MathOverflow is a question and answer site for professional mathematicians. Join them; it only takes a minute:

Sign up
Here's how it works:
  1. Anybody can ask a question
  2. Anybody can answer
  3. The best answers are voted up and rise to the top

I have two circulant Cayley digraphs: that is, Cayley digraphs X = Cay(ℤ/mS) and Y = Cay(ℤ/nT), for odd integers m < n, and sets with sizes |S| = (m − 1)/2, and |T| = (n − 1)/2.

These digraphs are antisymmetric, in that S is disjoint from −S, and T is disjoint from −T. (It follows that for each distinct pair of vertices a,b in either graph, there is either an arc from a to b, or vice versa.)

Question. What conditions on m, n, S, and T must hold for X to be an induced directed subgraph of Y?

share|cite|improve this question
up vote 2 down vote accepted

I very much doubt that there is a nice answer for this. I suspect that this question is not essentially easier than the more general problem, where we allow $X$ to be any tournament. If $n$ is a prime congruent to 3 mod 4 and $T$ is the set of non-zero squares in $\mathbb{Z}/n$, the Cayley graph $Y$ is the Paley tournament. It follows from an old result of Graham and Spencer that any smallish tournament is an induced directed subgraph of $Y$. (Here ``smallish'' is technical term that means something like $\log(n)$, or perhaps $\sqrt{(\log(n))}$.)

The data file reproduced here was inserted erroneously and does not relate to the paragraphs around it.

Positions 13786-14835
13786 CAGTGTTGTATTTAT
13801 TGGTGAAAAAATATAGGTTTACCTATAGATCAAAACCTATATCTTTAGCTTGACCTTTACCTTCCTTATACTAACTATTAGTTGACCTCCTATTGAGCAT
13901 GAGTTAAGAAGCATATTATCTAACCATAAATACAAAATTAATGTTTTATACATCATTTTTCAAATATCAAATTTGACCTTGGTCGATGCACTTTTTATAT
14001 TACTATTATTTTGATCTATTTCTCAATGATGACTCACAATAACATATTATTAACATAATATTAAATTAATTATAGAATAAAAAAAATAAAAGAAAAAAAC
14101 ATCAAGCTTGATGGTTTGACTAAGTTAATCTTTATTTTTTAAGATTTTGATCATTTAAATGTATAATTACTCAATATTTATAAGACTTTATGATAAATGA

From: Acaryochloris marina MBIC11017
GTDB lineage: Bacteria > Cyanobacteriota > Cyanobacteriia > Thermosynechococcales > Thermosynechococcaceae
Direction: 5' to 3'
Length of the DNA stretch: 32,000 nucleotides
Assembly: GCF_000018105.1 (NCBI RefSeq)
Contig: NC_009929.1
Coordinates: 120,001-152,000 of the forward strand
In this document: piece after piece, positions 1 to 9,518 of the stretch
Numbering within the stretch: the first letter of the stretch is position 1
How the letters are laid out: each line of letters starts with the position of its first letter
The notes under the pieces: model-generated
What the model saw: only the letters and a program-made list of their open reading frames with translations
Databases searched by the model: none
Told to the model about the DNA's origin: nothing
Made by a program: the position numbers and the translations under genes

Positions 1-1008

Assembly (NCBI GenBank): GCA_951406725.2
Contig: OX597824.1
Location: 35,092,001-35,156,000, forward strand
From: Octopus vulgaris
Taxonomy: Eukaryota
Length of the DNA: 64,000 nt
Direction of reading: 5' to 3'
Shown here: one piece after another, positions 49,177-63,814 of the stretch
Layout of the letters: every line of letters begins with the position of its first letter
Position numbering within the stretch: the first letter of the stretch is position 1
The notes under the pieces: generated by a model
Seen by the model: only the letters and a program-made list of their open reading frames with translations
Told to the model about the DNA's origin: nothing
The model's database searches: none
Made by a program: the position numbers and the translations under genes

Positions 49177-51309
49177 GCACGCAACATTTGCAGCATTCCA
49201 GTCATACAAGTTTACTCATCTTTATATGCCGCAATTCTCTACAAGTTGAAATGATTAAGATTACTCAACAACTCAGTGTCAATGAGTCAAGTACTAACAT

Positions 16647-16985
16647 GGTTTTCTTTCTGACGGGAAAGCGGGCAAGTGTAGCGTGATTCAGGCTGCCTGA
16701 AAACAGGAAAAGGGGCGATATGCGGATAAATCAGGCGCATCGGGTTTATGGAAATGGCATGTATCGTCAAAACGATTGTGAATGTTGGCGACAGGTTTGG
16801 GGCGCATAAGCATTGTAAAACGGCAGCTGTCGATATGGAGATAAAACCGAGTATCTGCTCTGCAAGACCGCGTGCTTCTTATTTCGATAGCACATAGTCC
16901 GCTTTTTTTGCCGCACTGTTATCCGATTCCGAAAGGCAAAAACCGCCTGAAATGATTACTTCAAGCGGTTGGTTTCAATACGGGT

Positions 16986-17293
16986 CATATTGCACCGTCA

share|cite|improve this answer
Thanks for reminding me of the term 'tournament' (and 'Payley tournament' in particular). In fact, I was hoping to show an upper bound stronger than m for the size of the cliques in the [symmetrized version of the] tensor product of the Paley tournaments on m and n. I was trying to do this by getting a handle on induced subgraphs of the Paley tournaments on the non-zero quadratic residues, which led me to the question above. However, your final comment suffices to show that the stronger bound I seek is impossible. – Niel de Beaudrap May 19 '10 at 20:39

Your Answer


By posting your answer, you agree to the privacy policy and terms of service.

Not the answer you're looking for? Browse other questions tagged or ask your own question.